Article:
For a limited time, we’re offering all Gen Y readers an exclusive discount with PrepScholar GMAT! Enter Coupon Code GENY100 to get $100 off the “Completely Customized” course (price before discount is $399). That’s a 25% savings – not too bad! There’s a 5-day risk-free trial, so you can sign-up for the course and cancel within 5 days if you’re not super impressed… at no cost to you! Learn more about (and sign up for) the course here: http://www.prepscholar.com/gmat/s
3. Craft Your Story
MBA Admissions offices look for students who have a clear “story”. Your story tells them not only why you need an MBA (your career goals) but also:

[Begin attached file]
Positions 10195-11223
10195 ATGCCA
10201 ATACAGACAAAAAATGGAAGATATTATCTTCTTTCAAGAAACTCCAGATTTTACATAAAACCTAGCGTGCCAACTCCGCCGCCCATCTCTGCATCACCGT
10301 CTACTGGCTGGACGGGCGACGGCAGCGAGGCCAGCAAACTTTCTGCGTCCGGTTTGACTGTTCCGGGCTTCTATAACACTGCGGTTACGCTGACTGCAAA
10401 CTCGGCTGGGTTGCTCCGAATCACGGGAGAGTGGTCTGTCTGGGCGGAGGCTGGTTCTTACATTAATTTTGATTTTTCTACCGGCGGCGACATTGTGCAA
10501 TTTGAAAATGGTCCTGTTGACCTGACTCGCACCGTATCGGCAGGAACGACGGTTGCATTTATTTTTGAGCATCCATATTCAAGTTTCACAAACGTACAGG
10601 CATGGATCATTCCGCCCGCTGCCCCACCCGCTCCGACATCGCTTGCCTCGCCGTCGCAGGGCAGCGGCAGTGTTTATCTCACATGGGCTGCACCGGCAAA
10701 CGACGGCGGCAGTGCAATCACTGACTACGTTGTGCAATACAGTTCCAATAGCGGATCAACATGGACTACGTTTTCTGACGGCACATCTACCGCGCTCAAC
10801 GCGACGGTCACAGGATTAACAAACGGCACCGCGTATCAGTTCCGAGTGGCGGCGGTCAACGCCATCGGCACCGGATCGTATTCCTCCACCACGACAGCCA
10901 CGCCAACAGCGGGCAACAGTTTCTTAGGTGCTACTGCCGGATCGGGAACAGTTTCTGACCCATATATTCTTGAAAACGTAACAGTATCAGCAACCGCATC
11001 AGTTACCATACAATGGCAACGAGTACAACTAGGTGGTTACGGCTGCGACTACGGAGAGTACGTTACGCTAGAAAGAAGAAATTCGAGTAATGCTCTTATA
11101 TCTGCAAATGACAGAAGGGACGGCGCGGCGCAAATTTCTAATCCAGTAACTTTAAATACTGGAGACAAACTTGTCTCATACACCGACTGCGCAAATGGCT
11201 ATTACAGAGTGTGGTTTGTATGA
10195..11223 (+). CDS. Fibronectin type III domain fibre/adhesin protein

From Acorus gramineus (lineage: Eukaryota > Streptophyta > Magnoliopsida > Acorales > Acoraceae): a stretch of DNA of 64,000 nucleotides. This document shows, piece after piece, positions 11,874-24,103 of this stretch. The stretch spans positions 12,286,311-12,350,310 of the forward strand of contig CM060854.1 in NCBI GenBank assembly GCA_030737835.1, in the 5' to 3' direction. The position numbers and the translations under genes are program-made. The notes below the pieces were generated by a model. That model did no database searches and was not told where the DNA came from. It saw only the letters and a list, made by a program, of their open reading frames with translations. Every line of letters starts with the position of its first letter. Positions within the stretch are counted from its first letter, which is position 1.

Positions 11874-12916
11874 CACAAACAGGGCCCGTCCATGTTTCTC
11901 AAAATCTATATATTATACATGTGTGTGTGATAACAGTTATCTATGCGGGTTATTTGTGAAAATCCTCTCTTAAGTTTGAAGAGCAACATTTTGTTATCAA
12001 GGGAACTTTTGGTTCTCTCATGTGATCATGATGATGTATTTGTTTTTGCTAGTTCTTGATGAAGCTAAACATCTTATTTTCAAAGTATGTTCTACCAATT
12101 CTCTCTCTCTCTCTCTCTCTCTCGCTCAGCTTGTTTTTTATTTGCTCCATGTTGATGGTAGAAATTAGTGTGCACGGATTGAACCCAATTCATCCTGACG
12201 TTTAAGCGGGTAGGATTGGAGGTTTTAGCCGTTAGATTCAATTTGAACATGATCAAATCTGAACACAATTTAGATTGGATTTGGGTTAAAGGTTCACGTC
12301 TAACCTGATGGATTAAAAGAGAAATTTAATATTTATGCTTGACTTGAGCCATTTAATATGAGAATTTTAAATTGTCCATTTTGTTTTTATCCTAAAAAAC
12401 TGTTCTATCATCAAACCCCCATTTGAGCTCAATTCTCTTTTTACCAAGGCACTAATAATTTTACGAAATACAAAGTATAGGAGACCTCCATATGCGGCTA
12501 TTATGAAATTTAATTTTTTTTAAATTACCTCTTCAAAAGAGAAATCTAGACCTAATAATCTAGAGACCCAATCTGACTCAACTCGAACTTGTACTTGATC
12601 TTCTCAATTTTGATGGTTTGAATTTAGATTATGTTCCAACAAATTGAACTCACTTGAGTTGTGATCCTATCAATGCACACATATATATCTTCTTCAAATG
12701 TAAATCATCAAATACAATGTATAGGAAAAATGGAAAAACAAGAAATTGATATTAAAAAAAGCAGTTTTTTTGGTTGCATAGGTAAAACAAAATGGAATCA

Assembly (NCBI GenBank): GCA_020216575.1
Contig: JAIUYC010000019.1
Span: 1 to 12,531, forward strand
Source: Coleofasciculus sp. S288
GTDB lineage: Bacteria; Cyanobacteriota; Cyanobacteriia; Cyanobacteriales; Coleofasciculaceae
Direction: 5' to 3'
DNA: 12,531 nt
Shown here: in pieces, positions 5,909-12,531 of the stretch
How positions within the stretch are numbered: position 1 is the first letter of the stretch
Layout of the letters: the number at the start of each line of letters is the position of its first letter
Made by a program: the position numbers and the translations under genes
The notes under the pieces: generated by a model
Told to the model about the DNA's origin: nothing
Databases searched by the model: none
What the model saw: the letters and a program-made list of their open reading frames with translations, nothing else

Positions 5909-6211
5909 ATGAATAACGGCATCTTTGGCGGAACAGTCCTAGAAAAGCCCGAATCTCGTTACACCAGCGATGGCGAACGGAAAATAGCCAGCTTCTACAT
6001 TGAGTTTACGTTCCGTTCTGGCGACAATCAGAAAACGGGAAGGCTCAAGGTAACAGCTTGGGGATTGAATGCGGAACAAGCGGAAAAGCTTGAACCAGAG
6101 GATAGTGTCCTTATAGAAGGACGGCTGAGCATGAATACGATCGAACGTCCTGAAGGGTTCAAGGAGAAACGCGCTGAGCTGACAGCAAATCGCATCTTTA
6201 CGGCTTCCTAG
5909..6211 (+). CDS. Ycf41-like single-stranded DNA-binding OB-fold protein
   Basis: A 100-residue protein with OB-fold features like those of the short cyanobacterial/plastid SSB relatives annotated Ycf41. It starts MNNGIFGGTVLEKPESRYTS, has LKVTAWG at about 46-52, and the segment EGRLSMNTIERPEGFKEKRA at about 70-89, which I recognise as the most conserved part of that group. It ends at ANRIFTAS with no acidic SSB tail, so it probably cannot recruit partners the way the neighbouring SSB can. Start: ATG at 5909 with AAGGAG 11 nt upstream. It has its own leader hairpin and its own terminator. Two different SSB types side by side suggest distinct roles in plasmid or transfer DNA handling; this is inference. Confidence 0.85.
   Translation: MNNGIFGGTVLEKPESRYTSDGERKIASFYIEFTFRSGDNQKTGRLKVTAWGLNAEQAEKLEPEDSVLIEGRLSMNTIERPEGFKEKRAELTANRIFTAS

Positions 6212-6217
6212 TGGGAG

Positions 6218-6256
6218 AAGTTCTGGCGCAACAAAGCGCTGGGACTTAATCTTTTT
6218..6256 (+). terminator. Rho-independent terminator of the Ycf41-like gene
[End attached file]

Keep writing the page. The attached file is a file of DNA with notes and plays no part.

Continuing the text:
- Why now is the right time for you to get an MBA
- Why their particular school is the best fit for you
- How your experiences to date will make you a valuable member of the incoming MBA class
- What, specifically, you’ll bring to the MBA program (skills, interests, passions, etc.)
You have several opportunities to “tell your story” throughout the application process: in your essays, through your recommendations (provide your recommendation writers with some specific points beforehand), and in the interview. Applicants with the strongest and most compelling stories have a much better chance of being accepted into programs than applicants with a loose or incomplete story. And don’t worry – if you’re admitted, no one will hold you to the career goals you detailed in the application; you’re still free to explore other career opportunities during your time in the program.
4. Get Involved in Community Service